photo of people in a meeting

I recently attended a networking event with about 20 other small business owners. The meeting had a usual flow of networking events. We start with attendees intermingling and catching up with each other, meeting new members, followed by each participant introducing themselves, their business, and telling the group what they are looking for in terms of connections or introductions. One particular person arrived late, surfed or texted on their phone during the meeting until it was time to speak, and then resumed their phone activity until the event was over. No one said anything to the business owner but multiple people noted that this habit, and a reason they are hesitant to refer that business to their friends and other networks. The group’s consensus seems to be that it would have been better if this person had simply not attended the event.
How many times have you spoken to a boss, coworker, or client and that person was juggling multiple conversations? How did that make you feel? How many times have you spoken to a family member a coworker or a friend when you were not fully engaged in the conversation? Have you ever participated in a meeting while you were juggling the kids’ after-school schedule, your wardrobe for tonight’s dinner, and your in-laws’ visit this weekend? Did that other person notice that you were not fully engaged in the conversation? Did you accomplish more by juggling multiple topics at once? Can you imagine a surgeon checking social media while conducting an operation?
Today we have a wealth of technologies at our disposal. Our smartphones allow us to multi-task so easily, that it becomes possible to sit in a video teleconference while answering email, and text messages, alongwithorderingthatanniversarypresentsoyoucanpickituponthewayhome. All of this connectivity gives us the appearance of being on top of things, while we fail to develop actual relationships based on genuine bonds of connectedness. Those bonds can only come from truly listening to and participating in the lives of the people around us.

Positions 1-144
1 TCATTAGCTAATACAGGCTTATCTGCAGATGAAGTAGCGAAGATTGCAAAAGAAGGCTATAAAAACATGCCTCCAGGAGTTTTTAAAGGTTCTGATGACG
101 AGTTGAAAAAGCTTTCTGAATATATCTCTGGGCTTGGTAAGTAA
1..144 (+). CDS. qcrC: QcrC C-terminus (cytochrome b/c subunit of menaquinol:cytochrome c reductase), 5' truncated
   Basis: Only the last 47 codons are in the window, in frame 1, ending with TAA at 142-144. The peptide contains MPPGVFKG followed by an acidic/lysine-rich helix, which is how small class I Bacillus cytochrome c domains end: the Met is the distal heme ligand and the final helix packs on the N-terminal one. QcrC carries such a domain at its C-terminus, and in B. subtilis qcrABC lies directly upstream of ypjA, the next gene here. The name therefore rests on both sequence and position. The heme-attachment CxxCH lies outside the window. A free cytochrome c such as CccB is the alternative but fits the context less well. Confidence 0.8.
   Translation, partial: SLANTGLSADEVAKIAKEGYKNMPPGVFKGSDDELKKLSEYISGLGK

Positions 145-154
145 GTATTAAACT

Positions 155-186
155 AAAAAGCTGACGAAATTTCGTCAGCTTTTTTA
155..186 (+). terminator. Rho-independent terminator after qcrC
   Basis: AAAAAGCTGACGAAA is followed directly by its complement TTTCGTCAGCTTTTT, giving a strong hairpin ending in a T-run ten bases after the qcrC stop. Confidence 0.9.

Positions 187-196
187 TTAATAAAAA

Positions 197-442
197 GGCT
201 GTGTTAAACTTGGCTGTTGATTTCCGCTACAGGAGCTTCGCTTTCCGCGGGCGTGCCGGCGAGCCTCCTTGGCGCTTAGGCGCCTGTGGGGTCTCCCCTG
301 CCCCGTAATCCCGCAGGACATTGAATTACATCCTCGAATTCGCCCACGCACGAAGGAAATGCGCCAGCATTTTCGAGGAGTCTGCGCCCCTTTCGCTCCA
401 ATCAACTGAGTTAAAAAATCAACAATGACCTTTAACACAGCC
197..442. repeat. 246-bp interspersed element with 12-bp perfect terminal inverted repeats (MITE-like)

“Being present” goes beyond physically attending an event. Being present means having one’s attention completely focused on the here and now. Another term for being present is mindfulness. Mindfulness is a way of deeply immersing oneself in an experience. When you are on a walk, instead of thinking about tasks that await you, take in the sensations along your path. Experience the colors of the flowers, the buzzing of insects, the chirping of different birds, the smells of leaves and grasses, and the sound of your footsteps. Mindfulness also applies to situations when you are in a conversation with someone. Try deeply listening to what they are saying, not simply the words, the tone they use, the pace of their speech, and their gestures. When it is your turn to speak in a conversation, tell the person what you heard and interpreted from what they said. Let momentary pauses create space for people to reflect and think. You will be amazed at the connection you create simply by letting the other person know you heard them.
Admittedly, I am guilty of diving into social media myself. It takes effort and discipline to focus on being present. That discipline makes the difference in a colleague wanting to do business with you. It makes a huge difference in a child knowing a parent cared about a game and how a friend feels about sharing a problem with you. People may not remember what you said or did but they will remember how you made them feel. Your presence lets people know that they matter and you care.
Let’s go back to the beginning at a meeting. Whether you are in the role of a business, parent, or friend, what is the message you are sending when you are not present in a conversation? Do you believe that you can’t afford not to let things wait? What do you think it costs when you are not fully present? What will your colleagues remember? What are you telling your children? What would you want when you ask someone for his or her time?

Lou Kelley is a Leadership Coach and owner of THE HONING STONE LLC. He is also a proud father of three amazing young adults, a husband, and a recovering multi-tasker. You can book a discovery call here: